Famous historic coal mining town
Wonthaggi, with a name said to derive from a local Aboriginal language and mean either 'home' or 'to pull along', is located 132 kilometres south-east of Melbourne via the South Gippsland and Bass Highways and 40 metres above sea level.
The history of the town is inseparable from the discovery, in 1826, of coal at Cape Paterson, on Bass Strait, by explorer William Hovell, while he was on an expedition from the military settlement at Corinella. Black coal was mined in the area, known as the Powlett River fields, between 1859 and 1864. A total of 2000 tons of coal were bagged and taken to whale boats on the coast which, in turn, carried the fuel to larger ships out on Bass Strait for shipment to Melbourne. However, the venture proved costly and the absence of safe anchorage was a major problem. As a result of heavy losses the mining operations ceased in 1864.
From the 1870s Victoria relied heavily on coal from Newcastle. However, when the Newcastle miners embarked on a major strike in 1909 the dependence on the Hunter Valley coalfields proved disastrous for Victoria's railways which were all powered by steam trains. Unable to get coal from Newcastle the trains ran on wood and coal had to be imported from India and Japan. It was clear that a more permanent solution was needed and, virtually overnight, a large shanty town appeared in the area that is now Wonthaggi to extract the coal discovered in the vicinity in the 1850s.
The fuel was being mined within two weeks and construction of the town began in 1910, the year the railway from Nyora arrived. A brickworks operated between 1910 and 1914 to supply the building blocks of the town and the mining complex became the first electrified mining operation in the southern hemisphere when a power station was built in 1912 to run the mine and supply the town with electricity.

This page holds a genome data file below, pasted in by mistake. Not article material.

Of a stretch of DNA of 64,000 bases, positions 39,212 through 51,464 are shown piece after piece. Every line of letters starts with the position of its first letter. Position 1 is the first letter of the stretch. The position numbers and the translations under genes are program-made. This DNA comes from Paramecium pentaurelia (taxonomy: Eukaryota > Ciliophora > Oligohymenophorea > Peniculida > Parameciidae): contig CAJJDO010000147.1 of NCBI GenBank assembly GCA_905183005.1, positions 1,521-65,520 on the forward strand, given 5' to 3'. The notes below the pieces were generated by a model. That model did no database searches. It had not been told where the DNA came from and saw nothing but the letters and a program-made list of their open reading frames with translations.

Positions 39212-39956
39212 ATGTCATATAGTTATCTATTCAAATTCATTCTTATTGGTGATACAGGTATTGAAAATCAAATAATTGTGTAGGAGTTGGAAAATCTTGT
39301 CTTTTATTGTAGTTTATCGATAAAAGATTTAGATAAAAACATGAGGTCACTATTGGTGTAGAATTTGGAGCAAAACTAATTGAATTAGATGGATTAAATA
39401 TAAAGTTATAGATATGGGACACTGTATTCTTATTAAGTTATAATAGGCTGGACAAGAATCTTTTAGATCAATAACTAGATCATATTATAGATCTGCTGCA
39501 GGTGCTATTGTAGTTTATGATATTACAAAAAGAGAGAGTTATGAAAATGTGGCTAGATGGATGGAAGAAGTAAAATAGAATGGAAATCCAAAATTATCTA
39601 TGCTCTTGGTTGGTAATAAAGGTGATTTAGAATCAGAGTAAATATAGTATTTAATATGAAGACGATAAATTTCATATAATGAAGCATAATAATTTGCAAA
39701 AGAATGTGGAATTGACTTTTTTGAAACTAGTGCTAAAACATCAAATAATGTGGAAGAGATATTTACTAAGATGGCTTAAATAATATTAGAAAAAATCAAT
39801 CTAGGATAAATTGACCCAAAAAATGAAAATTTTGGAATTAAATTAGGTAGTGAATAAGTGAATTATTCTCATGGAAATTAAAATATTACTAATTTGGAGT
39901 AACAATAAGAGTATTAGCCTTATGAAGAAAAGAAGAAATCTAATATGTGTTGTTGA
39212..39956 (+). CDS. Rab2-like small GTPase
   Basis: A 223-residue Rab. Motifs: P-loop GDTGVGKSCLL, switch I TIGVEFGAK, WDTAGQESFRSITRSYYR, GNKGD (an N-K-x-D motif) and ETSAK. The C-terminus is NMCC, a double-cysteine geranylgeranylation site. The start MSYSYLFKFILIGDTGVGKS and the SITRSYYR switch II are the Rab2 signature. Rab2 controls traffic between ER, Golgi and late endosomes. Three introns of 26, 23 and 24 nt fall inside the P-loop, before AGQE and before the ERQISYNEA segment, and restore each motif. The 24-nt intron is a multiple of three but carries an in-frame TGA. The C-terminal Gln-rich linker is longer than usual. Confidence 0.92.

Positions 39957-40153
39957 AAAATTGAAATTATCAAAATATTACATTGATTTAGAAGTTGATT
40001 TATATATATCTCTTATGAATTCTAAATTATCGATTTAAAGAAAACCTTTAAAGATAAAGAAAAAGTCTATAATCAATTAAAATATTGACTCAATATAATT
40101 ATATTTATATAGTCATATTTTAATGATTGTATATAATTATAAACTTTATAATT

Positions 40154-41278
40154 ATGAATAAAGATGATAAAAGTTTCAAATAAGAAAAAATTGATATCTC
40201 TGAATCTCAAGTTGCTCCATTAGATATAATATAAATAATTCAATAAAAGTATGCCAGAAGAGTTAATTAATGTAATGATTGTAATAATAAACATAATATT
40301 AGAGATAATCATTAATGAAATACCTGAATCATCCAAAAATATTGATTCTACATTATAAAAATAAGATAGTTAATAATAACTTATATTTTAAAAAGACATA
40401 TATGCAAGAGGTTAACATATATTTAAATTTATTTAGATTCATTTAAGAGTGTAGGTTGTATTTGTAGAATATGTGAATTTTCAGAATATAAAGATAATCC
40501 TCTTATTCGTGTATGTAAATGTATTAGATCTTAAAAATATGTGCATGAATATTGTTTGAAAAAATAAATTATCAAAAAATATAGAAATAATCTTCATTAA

In the 59 years that the Wonthaggi mines operated, 17 million tonnes of coal was extracted from 12 separate mines for use by the railways, the Wonthaggi and Newport power stations and for industrial and domestic purposes. It was hauled to the shaft by pit ponies and, until the railway arrived, it was carted 12 km by bullock train to Inverloch and from there it was taken by boat to Melbourne.
Prosperity peaked in the 1920s when the population hit 5000 but the Depression caused a fall in profits from which the mine never fully recovered. A five-month strike occurred in 1934 and a new western area began operations in 1936. The following year thirteen men were killed by a methane gas explosion so powerful it catapulted a 2-ton iron cage 60 feet from the mouth of the shaft to the top of the poppet head. This incident became the subject of a contemporary play, called The Thirteen Dead, written and performed by a radical theatre group.
With the introduction of diesel locomotives demand fell and local operations ceased altogether in 1968. Today Wonthaggi, at the centre of the fertile Bass Valley agricultural district, relies principally on the beef and dairy industries for its prosperity.